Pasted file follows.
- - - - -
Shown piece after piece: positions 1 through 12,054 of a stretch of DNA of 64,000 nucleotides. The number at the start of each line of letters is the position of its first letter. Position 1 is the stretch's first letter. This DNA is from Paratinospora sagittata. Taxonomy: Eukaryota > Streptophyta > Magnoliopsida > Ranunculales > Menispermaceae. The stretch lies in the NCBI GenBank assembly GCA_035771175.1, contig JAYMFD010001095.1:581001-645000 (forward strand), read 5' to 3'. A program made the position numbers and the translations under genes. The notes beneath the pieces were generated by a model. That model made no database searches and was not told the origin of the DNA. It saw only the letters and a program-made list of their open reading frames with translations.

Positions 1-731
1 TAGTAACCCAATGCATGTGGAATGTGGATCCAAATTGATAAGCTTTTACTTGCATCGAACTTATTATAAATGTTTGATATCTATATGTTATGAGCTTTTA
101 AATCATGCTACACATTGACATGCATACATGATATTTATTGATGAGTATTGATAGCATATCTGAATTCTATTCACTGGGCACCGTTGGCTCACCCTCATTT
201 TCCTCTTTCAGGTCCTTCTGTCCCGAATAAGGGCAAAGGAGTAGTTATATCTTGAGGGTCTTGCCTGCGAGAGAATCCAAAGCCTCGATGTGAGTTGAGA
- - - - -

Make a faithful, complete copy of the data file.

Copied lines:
Shown piece after piece: positions 1 through 12,054 of a stretch of DNA of 64,000 nucleotides. The number at the start of each line of letters is the position of its first letter. Position 1 is the stretch's first letter. This DNA is from Paratinospora sagittata. Taxonomy: Eukaryota > Streptophyta > Magnoliopsida > Ranunculales > Menispermaceae. The stretch lies in the NCBI GenBank assembly GCA_035771175.1, contig JAYMFD010001095.1:581001-645000 (forward strand), read 5' to 3'. A program made the position numbers and the translations under genes. The notes beneath the pieces were generated by a model. That model made no database searches and was not told the origin of the DNA. It saw only the letters and a program-made list of their open reading frames with translations.

Positions 1-731
1 TAGTAACCCAATGCATGTGGAATGTGGATCCAAATTGATAAGCTTTTACTTGCATCGAACTTATTATAAATGTTTGATATCTATATGTTATGAGCTTTTA
101 AATCATGCTACACATTGACATGCATACATGATATTTATTGATGAGTATTGATAGCATATCTGAATTCTATTCACTGGGCACCGTTGGCTCACCCTCATTT
201 TCCTCTTTCAGGTCCTTCTGTCCCGAATAAGGGCAAAGGAGTAGTTATATCTTGAGGGTCTTGCCTGCGAGAGAATCCAAAGCCTCGATGTGAGTTGAGA